It doesn't matter - it would matter if there was some way to know whether the reality we perceive actually exists, but since there isn't, the question is not relevant to anything. You'll never know one way or the other, so what difference does it make?

Let's say you are a brain in a jar - so what? All your experiences would still be here, not in the world where the jar is. You'll never experience that world, so it's not relevant.



ruveyn
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08 Aug 2012, 5:48 am

AceOfSpades wrote:

The Theory of Forms is unprovable, yes.
Exactly. There's this strange assumption that we see reality as it is. No, we interpret reality and make sense out of it. It's better to think of reality as a language than as a big elephant in the room.[/quote]

Perhaps we do not see Reality as it is, down to the last and final detail, but there is a Reality that we see, however imperfectly.

ruveyn



edgewaters
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08 Aug 2012, 6:58 am

ruveyn wrote:
Perhaps we do not see Reality as it is, down to the last and final detail, but there is a Reality that we see, however imperfectly.

ruveyn


Perhaps ... or perhaps:

http://scienceblogs.com/purepedantry/20 ... graphic-p/



AceOfSpades
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08 Aug 2012, 10:31 am

ruveyn wrote:
AceOfSpades wrote:

The Theory of Forms is unprovable, yes.
Exactly. There's this strange assumption that we see reality as it is. No, we interpret reality and make sense out of it. It's better to think of reality as a language than as a big elephant in the room.


Perhaps we do not see Reality as it is, down to the last and final detail, but there is a Reality that we see, however imperfectly.

ruveyn[/quote]True, our brains cut corners when it comes to details. But it's a matter of how those details are interpreted. We don't see reality without some sort of a narrative.



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08 Aug 2012, 11:33 am

one-A-N wrote:
Of course it matters! If the world doesn't exist, what could he possibly order for lunch today?


Well, if he's as Aspie, chances are good that it will be the same thing he ordered for lunch yesterday. Or the same thing he ordered last Wednesday.

Remember, if the world doesn't exist, then nothing is different today than it was yesterday. And vice versa.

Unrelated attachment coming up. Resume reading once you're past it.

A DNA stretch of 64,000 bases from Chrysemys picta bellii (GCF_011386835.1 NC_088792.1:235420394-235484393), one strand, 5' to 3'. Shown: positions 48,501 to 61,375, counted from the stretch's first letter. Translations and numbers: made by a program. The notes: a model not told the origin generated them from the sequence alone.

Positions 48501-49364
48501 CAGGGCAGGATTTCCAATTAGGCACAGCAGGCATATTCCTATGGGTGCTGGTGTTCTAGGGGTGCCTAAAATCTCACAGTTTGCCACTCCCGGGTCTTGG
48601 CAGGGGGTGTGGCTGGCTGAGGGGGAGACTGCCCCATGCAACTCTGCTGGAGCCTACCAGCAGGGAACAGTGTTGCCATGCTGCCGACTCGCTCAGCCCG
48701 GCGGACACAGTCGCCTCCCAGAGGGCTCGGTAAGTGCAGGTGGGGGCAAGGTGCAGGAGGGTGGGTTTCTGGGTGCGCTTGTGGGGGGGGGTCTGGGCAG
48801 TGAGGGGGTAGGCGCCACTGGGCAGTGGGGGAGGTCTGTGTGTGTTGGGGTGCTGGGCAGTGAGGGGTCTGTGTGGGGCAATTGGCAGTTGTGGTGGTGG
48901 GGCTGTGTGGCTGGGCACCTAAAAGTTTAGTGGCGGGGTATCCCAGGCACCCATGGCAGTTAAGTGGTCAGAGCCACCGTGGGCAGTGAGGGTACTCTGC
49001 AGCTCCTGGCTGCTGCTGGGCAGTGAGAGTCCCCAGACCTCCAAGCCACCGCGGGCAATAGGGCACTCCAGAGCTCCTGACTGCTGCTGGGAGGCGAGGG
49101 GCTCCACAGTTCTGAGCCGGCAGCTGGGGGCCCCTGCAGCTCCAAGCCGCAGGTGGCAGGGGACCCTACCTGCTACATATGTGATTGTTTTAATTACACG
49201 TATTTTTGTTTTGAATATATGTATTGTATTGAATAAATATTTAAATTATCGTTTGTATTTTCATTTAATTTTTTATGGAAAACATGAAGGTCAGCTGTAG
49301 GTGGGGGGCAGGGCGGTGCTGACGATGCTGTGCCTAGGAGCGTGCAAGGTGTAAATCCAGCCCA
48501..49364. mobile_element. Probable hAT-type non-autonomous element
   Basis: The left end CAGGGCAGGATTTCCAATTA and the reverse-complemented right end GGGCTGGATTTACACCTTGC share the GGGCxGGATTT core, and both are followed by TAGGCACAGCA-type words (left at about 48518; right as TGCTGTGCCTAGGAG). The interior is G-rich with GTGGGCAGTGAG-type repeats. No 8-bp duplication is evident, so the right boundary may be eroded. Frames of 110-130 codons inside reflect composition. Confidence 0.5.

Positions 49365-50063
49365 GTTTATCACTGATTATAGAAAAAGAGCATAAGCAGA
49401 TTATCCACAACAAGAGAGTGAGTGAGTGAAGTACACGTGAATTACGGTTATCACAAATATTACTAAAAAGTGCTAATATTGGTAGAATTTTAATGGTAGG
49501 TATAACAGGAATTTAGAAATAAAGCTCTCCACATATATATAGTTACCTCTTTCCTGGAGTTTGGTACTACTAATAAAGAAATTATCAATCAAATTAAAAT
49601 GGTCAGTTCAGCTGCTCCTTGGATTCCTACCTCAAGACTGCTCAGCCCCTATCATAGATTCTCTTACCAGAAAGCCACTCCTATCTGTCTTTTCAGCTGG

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schizoid26
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08 Aug 2012, 2:09 pm

And if I was said brain in a jar, why run a simulation? So I don't get bored? Or to steal my thoughts for fuel?



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08 Aug 2012, 2:23 pm

Something in the vein of edgewater's link, I remember reading about a compelling argument of a simulated world, where to save computing power, only those parts being observed would be simulated (going in hand with the quantum observer effect) and there would be a smallest possible unit (the plank length).

Now I want to read that one again :P


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09 Aug 2012, 4:25 pm

TallyMan wrote:
naturalplastic wrote:
TallyMan wrote:
We don't exist outside of your mind. You were born into a virtual reality matrix and everyone you know are merely simulations. :P

(Thread moved from Random to PPR for a fuller philosophical treatment)


Simulations of WHAT?

If there is no reality then what are they simulating?


How can you know for sure that this is not the 25th century and you are just a brain in a jar with various inputs connected to your brain simulating your existence here in the 21st century? While such a scenario seems highly unlikely how would you know the difference anyway?


It's a fascinating idea and I agree that it is not falsifiable.

If I could only determine all of the inputs....Oh yeah, Baby!! !! :twisted: :twisted: :twisted: :twisted:



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09 Aug 2012, 5:04 pm

AceOfSpades wrote:
The_Walrus wrote:
Lord_Gareth wrote:
Wasn't it decided, like, ages ago that Plato's Cave was an inherently unprovable concept?

The Cave analogy holds true to an extent, we genuinely can't empirically experience "true reality". Our eyes can't see all electromagnetic wave lengths, or anything too small. Our ears can't hear all sounds. We can only feel to a certain precision. We can use logic (theoretical physics) to deduce things about the world that we can't perceive, and we can attempt to verify them using carefully design experiments, but we can never directly perceive what is truly there, only an imitation of it.

The Theory of Forms is unprovable, yes.
Exactly. There's this strange assumption that we see reality as it is. No, we interpret reality and make sense out of it. It's better to think of reality as a language than as a big elephant in the room.


Agreed.
Science has proven that we SENSE very little compared to the data that exists and then our brain perceives the Universe based on that sensory info. with many complex filters and frames of reference applied.